THE GREATEST STORYTELLER

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Submitted Date 05/15/2019
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We all have that one friend who tells the most captivating stories. You know the one I'm talking about. You can easily spot her at a party— just look for the tightly-circled crowd, vacillating between rapt, attentive silence and uproarious outbursts of laughter, and she's bound to be the center of their attention.

She has storytelling down to science. First she hooks you with a long expositional prologue stuffed with background information— not so much as an actual episode within the story, but as a textbook style history lesson prior to it. From there the story begins! She reels you in by introducing a half-dozen boring, loathsome characters, without clearly indicating who is meant to be the main character. Then she meanders down tangential paths that have nothing to do with the story's main thrust, lingering on irrelevant details for as long as possible so you can really soak it all in. After backtracking, starting over, and pausing to explain things so often that you forget how the story even began, she seems to be approaching the climax when... she stops abruptly, leaving you breathless and on edge. You realize that the story is over. She wasn't building to a specific ending— she had no intended theme, no punchline.

That's when you all exchange knowing smirks as you applaud; once again she has effectively conveyed the random chaos of life as lived.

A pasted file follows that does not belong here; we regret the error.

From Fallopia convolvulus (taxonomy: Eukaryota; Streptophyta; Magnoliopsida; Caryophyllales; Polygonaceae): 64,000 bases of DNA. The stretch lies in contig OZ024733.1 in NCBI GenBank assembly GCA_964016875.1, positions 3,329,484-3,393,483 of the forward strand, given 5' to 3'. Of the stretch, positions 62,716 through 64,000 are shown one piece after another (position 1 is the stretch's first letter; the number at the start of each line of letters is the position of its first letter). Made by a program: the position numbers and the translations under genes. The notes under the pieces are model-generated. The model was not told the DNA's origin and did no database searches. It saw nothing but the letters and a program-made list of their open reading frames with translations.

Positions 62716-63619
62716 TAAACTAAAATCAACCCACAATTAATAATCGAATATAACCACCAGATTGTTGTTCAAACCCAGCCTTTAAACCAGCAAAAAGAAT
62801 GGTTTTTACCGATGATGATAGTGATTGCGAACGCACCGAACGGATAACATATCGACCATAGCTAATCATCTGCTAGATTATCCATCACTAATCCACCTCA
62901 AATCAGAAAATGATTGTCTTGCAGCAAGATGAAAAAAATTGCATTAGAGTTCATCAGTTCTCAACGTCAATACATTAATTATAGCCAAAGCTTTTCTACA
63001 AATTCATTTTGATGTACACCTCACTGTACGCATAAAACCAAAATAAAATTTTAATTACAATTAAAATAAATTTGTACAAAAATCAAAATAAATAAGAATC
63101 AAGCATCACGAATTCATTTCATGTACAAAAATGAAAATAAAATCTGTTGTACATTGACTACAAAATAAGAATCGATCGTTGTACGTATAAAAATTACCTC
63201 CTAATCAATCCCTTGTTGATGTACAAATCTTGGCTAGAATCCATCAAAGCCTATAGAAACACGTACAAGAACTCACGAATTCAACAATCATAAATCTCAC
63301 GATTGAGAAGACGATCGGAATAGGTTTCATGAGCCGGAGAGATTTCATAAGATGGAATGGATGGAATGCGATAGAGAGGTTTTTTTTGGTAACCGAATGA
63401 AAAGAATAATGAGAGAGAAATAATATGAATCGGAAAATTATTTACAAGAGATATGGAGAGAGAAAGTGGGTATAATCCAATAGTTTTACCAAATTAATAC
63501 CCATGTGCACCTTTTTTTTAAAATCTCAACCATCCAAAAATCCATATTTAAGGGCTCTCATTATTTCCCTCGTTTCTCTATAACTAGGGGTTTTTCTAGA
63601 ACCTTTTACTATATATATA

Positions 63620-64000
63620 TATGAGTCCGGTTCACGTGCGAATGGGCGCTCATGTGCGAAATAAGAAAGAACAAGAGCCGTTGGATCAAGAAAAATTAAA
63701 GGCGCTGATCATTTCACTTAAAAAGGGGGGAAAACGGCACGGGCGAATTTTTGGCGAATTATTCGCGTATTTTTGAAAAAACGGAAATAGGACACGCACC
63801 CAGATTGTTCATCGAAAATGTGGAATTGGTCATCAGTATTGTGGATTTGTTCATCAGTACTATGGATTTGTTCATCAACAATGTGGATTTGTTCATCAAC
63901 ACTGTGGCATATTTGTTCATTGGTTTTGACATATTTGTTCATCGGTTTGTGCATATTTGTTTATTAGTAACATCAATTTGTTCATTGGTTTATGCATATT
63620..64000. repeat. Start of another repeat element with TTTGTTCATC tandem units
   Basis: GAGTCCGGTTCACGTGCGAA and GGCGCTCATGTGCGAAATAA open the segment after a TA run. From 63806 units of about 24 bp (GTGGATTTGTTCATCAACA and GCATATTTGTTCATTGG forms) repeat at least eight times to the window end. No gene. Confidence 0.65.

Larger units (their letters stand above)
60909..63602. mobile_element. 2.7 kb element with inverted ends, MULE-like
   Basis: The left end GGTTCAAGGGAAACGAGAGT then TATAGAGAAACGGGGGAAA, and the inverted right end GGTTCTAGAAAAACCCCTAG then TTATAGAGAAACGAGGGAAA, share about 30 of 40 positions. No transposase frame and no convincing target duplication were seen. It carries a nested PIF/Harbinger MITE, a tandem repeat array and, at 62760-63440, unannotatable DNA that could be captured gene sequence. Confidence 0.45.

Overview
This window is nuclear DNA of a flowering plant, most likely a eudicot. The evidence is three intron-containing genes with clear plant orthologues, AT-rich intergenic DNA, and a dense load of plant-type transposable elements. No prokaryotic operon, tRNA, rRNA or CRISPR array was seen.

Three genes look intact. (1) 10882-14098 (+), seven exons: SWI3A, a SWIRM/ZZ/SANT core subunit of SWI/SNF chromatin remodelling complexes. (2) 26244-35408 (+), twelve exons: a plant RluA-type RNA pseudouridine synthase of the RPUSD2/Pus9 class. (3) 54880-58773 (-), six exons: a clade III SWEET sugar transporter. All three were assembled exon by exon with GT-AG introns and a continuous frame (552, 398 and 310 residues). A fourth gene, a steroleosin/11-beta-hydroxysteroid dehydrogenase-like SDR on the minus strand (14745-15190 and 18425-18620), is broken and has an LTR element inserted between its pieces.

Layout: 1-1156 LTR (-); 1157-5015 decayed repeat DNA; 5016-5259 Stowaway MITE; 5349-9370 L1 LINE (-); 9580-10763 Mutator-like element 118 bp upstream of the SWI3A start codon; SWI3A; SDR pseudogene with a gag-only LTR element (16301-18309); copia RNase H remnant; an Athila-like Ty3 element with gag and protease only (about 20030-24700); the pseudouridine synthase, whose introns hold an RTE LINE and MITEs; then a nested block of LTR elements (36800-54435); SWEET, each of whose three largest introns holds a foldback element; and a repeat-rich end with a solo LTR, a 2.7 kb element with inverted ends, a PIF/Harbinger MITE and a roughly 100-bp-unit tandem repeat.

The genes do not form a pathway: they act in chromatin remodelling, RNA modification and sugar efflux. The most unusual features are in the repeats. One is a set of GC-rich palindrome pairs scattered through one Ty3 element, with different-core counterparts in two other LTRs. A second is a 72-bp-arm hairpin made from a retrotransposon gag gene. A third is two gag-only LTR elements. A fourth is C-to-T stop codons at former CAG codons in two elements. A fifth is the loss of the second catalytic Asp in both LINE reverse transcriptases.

And, as if that's not enough, she's so generous too! You couldn't count the number of times she's taken someone aside who didn't 'get it' so she can privately retell her story in a more clear, concise, and coherent manner, and then explain its meaning because obviously they're too dim to figure it out for themselves.

Man, she's really something, isn't she? The only way she could possibly be any better— and it's blasphemous to even suggest such a thing— is if she told her story's in iambic pentameter and used the archaisms of the King James Bible and Shakespeare. Maybe she could use some Legalese to spice things up too? Ooh— or what if she told her stories in Middle English using the original pronunciation?

If only there was an narrative tradition— in literature, film, video games, and other media— that employed the same techniques used by your brilliant friend.

Oh well. At least you can always count on her.

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